Before the days of integrated marketing programs, independent agents or their customer service representatives picked up the phone and called customers in the hopes of retaining the business of the agency's most profitable clients.Times have changed. Today, it's too expensive and time-consuming for an agency to hunt and peck its way through a large client list looking for its most profitable customers-then conceive ways to keep them on board. And it's too expensive for agencies to have a marketing arm or customer service representatives who do anything more than sell, sell, sell.
Yet, identifying and retaining profitable customers remains a key business strategy for all carriers. In part, that's because new business is three- to five-times more expensive to write than the costs associated with retaining a profitable customer, according to the Independent Insurance Agents & Brokers of America, Alexandria. Va. In addition, more than six in 10 insurance customers who leave an agency never tell the agent they are departing. Yet when the agent gets involved in the renewal process, 85% of the customers take the agent's advice and stay.
Taking into account this key business and consumer knowledge, Kemper Auto and Home Group Inc. has just expanded the functionality of its three-year-old Kemper Compete integrated marketing program.
Since the Jacksonville, Fla.-based business unit of Unitrin Inc. originally rolled out its database marketing program as a customer communications tool in September 1999, it has helped agents in three major areas: retention, account-rounding or cross-selling, and prospecting for new business.
In June, Kemper gave the Compete program more muscle by adding segmenting functionality. Using advanced statistical modeling, Kemper agents can now identify their most profitable customers who also pose the greatest risk of leaving the agency.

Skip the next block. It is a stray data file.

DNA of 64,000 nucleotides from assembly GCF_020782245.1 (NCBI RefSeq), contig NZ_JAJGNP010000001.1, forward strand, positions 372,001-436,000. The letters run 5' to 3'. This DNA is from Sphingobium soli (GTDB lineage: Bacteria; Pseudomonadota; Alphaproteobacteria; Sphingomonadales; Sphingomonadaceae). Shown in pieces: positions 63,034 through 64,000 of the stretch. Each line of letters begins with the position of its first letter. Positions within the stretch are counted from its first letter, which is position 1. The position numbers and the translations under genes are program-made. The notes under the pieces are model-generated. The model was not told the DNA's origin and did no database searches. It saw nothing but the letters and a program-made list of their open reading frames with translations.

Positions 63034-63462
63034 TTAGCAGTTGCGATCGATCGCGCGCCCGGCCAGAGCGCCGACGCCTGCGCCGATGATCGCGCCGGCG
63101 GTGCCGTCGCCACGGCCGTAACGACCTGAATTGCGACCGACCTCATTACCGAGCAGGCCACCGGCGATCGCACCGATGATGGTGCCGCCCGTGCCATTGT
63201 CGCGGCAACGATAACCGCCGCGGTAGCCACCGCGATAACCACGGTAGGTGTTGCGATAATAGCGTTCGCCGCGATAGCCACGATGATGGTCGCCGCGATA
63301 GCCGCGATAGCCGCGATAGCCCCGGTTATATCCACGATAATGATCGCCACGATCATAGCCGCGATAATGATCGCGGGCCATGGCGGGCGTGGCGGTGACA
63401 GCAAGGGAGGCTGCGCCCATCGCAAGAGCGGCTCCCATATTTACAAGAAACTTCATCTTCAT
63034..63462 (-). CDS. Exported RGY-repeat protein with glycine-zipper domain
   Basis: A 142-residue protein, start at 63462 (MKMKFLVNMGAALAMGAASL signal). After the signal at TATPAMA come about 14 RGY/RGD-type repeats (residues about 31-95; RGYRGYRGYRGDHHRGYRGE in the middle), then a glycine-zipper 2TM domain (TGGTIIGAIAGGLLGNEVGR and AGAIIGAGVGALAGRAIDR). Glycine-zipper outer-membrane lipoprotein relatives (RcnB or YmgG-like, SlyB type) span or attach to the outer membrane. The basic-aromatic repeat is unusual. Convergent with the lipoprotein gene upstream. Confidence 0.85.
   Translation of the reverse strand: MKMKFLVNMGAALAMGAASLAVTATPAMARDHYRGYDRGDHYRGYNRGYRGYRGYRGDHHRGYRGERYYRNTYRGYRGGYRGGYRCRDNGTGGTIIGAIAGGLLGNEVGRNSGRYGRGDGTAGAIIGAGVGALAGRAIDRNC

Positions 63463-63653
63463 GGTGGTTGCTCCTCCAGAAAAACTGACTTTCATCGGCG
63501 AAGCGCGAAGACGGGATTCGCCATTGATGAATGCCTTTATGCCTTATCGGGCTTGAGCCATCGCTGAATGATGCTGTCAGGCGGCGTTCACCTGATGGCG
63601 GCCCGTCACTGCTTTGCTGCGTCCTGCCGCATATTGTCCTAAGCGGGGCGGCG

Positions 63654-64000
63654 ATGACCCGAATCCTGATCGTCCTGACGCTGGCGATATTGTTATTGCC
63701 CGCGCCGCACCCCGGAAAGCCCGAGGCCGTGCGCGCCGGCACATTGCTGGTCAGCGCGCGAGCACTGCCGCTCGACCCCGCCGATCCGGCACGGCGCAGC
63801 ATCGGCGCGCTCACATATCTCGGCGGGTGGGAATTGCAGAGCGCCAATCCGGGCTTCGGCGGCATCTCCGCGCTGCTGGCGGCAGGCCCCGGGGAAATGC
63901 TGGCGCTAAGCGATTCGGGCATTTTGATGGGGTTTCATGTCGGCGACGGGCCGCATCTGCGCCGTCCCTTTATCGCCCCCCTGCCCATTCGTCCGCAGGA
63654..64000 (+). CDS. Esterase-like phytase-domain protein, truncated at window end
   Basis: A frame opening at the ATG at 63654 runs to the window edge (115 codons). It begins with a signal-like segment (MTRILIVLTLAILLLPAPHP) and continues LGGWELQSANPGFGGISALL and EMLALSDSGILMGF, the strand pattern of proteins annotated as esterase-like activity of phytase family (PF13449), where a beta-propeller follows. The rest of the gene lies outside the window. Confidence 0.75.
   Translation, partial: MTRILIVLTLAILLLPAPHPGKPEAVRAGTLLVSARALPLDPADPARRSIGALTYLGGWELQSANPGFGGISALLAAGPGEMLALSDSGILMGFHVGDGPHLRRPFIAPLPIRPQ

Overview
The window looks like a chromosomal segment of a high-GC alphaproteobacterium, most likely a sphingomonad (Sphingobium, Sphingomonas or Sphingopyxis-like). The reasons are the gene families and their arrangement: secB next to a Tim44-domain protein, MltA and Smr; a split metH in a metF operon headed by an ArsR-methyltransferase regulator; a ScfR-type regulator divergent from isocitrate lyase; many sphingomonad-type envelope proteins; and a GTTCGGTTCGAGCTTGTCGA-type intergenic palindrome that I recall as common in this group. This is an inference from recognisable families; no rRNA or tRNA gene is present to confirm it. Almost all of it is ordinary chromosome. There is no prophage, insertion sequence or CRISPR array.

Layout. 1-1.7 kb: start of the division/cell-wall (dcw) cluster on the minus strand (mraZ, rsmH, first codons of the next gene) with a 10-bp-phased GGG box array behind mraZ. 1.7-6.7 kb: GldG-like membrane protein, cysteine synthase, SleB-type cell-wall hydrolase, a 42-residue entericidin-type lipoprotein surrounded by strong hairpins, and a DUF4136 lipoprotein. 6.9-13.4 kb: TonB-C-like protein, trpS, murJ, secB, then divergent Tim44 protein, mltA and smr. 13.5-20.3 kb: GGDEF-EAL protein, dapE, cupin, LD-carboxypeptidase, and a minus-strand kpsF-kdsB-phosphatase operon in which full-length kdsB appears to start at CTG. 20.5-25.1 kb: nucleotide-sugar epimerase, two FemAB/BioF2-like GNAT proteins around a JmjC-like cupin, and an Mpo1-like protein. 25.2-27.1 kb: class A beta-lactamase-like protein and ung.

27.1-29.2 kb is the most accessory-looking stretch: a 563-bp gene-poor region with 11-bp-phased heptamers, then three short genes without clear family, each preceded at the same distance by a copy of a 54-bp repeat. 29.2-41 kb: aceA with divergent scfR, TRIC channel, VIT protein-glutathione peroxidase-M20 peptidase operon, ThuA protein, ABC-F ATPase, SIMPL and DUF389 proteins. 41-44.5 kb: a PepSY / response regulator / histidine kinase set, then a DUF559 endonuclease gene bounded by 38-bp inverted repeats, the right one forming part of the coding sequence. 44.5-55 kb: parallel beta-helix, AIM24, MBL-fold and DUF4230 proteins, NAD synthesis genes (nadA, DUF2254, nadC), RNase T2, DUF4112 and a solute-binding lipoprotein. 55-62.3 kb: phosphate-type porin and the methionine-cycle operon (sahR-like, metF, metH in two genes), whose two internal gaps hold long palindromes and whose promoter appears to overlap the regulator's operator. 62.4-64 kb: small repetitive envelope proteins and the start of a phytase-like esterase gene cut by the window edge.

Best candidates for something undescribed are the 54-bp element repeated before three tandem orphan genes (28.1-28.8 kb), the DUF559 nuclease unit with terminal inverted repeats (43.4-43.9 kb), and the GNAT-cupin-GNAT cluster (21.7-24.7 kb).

Once these valuable customers are identified they can be targeted for a personalized mail-marketing campaign with just a few strokes from the agent's own computer keyboard.
Through Compete, agents can choose from nine basic strategically designed mailings with more than 40 variations that are then sent to their customers automatically. Agents can touch their customers for little more than the cost of a stamp because of Kemper's upfront investment in the marketing instrument.
That's because Kemper Auto and Home and ChoicePoint Precision Marketing, a unit of Alpharetta, Ga.-based ChoicePoint Inc., have done all of the heavy lifting-mixing Kemper client information with ChoicePoint consumer data and then applying ChoicePoint's predictive statistical modeling, which targets the customers Kemper seeks to keep. The program was designed by ChoicePoint and relies on Choice-Point's databases, which are chock full of consumer information contained in billions of public records.
The statistical models use proprietary information to create customer profiles. The models are built using Kemper customer data and demographic, lifestyle and behavioral data elements extracted from ChoicePoint's consumer database.
The models assign scores to each policyholder or prospect in the Compete program. These scores are developed by assigning value to specific predictive data elements and place the policyholder or prospect into a ranking of relative desirability. Kemper won't disclose precisely what the models look for, but they use customer tenure, policy type and premium value among other qualifying factors. Overall, ChoicePoint offers 10 basic types of statistical models.
Exactly just how profitable customers are identified using predictive modeling information is also proprietary. Together, Kemper and ChoicePoint look at policyholders that are unprofitable and then look at those who are profitable.